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Thailand Economic Monitor - June 2016: Aging Society and Economy


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© Benny Manser/World Bank

Key Findings

Thailand’s economy shows signs of recovery. Continued reforms will be important to unleash new sources of growth.

  • The Thai economy accelerated to 2.8% in 2015, compared to 0.9% in 2014.
  • Economic growth is expected to moderate to 2.5% in 2016.  Tourism and fiscal stimulus are key drivers of growth.
  • Foreign direct investments are likely to remain subdued, reflecting soft external demand and continuing political uncertainty.
  • Timely implementation of public infrastructure projects in 2016 and 2017 can contribute to a more positive outlook.
  • Poverty is expected to continue declining, albeit at a slower rate than in the past. Poor households in rural areas are affected by falling agricultural prices.
  • The prolonged slowdown has highlighted structural challenges such as implementing public investment, maintaining and indeed raising export competitiveness, and addressing critical skills mismatches. Implementing reforms to address these challenges will be key to stimulate long-term growth.

The Thai population is aging rapidly. The declining share of working age population will affect economic growth.

  • As of 2016, 11% of the Thai population (about 7.5 million people) are 65 years or older, compared to 5% in 1995.
  • By 2040, it is projected that 17 million Thais will be 65 years or older – more than a quarter of the population.
  • Together with China, Thailand has the highest share of elderly people of any developing country in East Asia and Pacific.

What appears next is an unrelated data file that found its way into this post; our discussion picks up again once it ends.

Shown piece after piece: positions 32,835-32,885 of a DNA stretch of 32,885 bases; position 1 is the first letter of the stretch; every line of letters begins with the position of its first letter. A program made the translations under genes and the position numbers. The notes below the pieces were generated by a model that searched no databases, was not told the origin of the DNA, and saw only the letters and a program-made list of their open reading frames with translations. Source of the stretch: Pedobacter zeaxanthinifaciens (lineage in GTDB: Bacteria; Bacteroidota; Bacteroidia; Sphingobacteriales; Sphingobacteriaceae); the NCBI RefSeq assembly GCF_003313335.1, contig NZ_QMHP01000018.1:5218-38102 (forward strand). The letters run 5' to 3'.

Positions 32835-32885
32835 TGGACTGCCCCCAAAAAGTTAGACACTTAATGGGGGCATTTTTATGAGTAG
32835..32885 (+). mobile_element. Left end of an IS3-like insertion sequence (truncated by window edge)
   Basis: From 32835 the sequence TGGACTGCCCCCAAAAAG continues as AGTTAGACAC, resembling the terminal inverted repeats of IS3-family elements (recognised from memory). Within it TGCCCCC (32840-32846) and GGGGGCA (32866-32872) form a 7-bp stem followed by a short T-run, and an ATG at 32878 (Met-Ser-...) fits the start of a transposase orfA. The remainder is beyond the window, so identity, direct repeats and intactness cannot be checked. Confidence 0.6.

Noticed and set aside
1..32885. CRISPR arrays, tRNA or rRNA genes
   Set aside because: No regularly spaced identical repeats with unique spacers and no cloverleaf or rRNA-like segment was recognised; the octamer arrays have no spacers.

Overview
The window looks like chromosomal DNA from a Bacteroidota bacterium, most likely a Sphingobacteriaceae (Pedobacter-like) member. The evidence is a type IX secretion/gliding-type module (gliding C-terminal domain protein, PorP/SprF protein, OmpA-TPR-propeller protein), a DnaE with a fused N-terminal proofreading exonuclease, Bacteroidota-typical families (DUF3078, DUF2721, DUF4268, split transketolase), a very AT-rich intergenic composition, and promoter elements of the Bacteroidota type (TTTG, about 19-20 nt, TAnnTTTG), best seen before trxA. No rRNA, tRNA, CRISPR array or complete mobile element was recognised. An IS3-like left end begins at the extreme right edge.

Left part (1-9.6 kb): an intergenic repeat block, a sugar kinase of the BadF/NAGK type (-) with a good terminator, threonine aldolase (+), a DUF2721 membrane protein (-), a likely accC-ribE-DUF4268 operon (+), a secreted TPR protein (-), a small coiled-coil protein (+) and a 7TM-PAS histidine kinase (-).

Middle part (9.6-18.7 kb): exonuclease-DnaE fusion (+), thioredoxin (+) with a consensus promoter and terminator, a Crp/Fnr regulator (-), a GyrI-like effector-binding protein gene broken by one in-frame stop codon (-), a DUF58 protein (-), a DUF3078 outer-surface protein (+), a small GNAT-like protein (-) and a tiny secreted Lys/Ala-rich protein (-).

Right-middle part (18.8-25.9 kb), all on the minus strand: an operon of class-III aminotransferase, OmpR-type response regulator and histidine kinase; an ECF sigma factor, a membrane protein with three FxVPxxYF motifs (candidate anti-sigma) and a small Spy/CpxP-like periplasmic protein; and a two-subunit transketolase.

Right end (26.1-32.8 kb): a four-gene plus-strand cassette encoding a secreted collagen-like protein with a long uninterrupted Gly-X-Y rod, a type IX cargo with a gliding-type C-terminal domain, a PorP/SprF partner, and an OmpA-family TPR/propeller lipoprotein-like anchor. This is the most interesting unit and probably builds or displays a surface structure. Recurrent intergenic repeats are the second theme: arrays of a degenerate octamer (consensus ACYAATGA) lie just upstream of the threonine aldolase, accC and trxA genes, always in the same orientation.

• The primary driver of aging has been the steep decline in fertility rates, which fell from 6.1 in 1965 to 1.5 in 2015, as a result of rising incomes and education levels and the successful National Family Planning Program launched in 1970.
  • The working age population is expected to shrink by around 11% as a share of the total population between now and 2040 – from 49 million people to around 40.5 million people.
  • This decline in working age population is higher in Thailand than in all other developing East Asia and Pacific countries, including China.

The speed of demographic transition in Thailand poses new challenges and opportunities.

  • In labor markets, mitigating the decline of the working age population and enhancing the productivity of the shrinking labor force will be a priority.
  • Pension spending, health care and long-term care systems for elderly people will pose large long-term financial burdens.
  • At the same time, this demographic shift will position Thailand as a provider of services to the growing elderly population across the region.
  • The economic reform agenda to lift Thailand’s long-term growth takes on an added sense of urgency in light of Thailand’s ticking aging clock.